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Gees Fees in Stilbaai

2011-01-11 08:25

It's December 31 and I am down to my last panty.  This is not a euphemism; it's a warning.  The road show I'm on – the freak show – has torn the night, eaten my backpacker’s wardrobe, and completely buried the end of 2010 in a haze of busses, tents, stages and sound checks.  That’s another way of saying I went on the MK 5de Avontoer. Let’s backtrack.

Under the influence of De Plate Kompanje (now nicknamed "D.P.Queue" for the long lines outside the venues, our showers, toilets and kitchen) we are, on the eve of 2011, able to:

-          get out of bed and on the road in five minutes flat,

-          sleep in any position and any situation,

-          shower in cold water on cold days (very quickly),

-          walk barefoot in the rain,

-          nurse lingering flu and boomerang hangovers with equal aplomb,

-          and survive on a high protein diet of flesh and flapjacks.

To cope, we have ingested a daily dose of live, local music.  Five doses over six days from a bevy of bands only aids an already compulsive habit of sonic inebriation, a habit I hope I never break. Here’s why…

Gees Fees in Stilbaai  - 27 December 2010

Day one. Flu. Sun. Flusin. We convert from brick and mortar to zip and water. The tents are tucked right behind a big stage, making music dreams a reality, and behind that, over many a mild horse pat, is a river. It’s one of two days out of seven when the sun shines. So we swim. And the songs start. And the day deepens.

Backstage, it feels like something Dylan would understand. Artists of all kinds mill about, tweaking instruments, passing smokes, telling jokes. Over the security fence we spy, slowly, slowly, pale bodies and tan ones speckling the thorny field until it is freckled with faces.  We wander into the open, mingle, meet friends from afar, and vodka and vine juice find their way down thirsty throats.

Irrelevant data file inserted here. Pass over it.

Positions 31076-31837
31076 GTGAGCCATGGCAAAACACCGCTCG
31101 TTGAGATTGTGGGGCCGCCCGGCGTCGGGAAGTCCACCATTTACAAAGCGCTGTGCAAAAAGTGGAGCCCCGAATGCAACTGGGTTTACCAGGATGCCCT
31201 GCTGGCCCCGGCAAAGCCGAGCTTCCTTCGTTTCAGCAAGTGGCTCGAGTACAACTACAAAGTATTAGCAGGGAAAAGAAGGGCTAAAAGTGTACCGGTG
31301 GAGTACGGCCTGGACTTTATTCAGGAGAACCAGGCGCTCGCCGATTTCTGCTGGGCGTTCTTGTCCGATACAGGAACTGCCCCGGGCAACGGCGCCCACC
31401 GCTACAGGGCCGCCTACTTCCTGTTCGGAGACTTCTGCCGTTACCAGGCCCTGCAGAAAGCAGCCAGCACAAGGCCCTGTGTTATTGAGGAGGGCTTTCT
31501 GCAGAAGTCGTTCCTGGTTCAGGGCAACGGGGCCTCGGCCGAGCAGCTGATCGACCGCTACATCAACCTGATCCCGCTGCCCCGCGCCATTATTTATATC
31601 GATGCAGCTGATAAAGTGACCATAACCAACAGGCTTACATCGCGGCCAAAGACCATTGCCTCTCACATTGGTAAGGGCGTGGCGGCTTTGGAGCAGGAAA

The line-up is lovely for an annual day-fest.   From rock reggae to rof rap rhymes, Groot Gees has diversified this year to make more of DPK than a Stellenbosch umbrella org under which bands can bung around until they find their feet – it has made it a visionary of mobile music productions, one we hope will soon include more than just musicians, media, fans and photographers to encompass all the arts. It's the only way to survive after the global economic crisis, after all. 

As ever, we've got the original instigators of awareness and gees, Zinkplaat, as well as tour newcomers No One's Arc to show us what post modern pop-ska means. We've also got uncle Jack Parow, the spellbinding Isochronous, the emo show-and-tell of Wrestlerish to wring our hands and sing along to, Die Tuindwergies to make us feel big (and remind us what really nice guys are like), and the latest teen dream-team, Glaskas, to give us reason to scream. 

But the best of the fest is the raw, dirty bruise of The Pretty Blue Guns. Why? Because they're brave. Sliding on stage with new material in the company of respected industry peers on the first show, their usually sexy set is suddenly spicier, yet more solved. Without being a departure from the form we love, it's stronger and dirtier than the melodic blues-beaten garage rock they're renowned for, and it's right on time.

Front man Leo is, behind the scenes, quiet, stylish and prone to sudden bursts of witty wisdom. Onstage, he transforms into a diva with burning emerald eyes and a message from the skies. Completely encompassed in the music, he smacks variously of Jagger, Bowie, Waits, and Cave from fingertip to tongue tip, but his persona and performance is his own, ultimately, and he easily strips away all assumptions to leave the stage speechless. 


The set is a little shaky in places, as virgin voyages often are; it's also disarmingly vulnerable, the material old and new charged with stylistic conviction and emotional frustration, the delivery well-ventilated by the rhythms and responsiveness of four musicians who have found their mojo together.

It's not a showy set, but it’s seductive, honest, and open, and it is this that upstages everyone else on the line-up tonight. Those au fait with the Guns' sonic track record will appreciate the gesture. Those into slick and stiff and safe simply sip on something icy as it sails right over their cutting heads. No sweat; music with madness, depth and dirt is not for everyone.

The show is over, the hips have swayed, the hands have clapped; they’ve left the stage.  Now all they’ve got to do is deal with the devil in the details. By nightfall, those details blur, the sound system cranks up as the night cracks open with the rest of the first, and biggest of the tour's offerings – Die Tuindwergies, Zinkplaat, Tidal Waves, Jack Parow and Isochronous. We dance, we trance; we pass out and pass through each other while the wild mistress of music moves us and makes the moon our witness.

Next:Embraces and enclaves – Hartenbos goes bos

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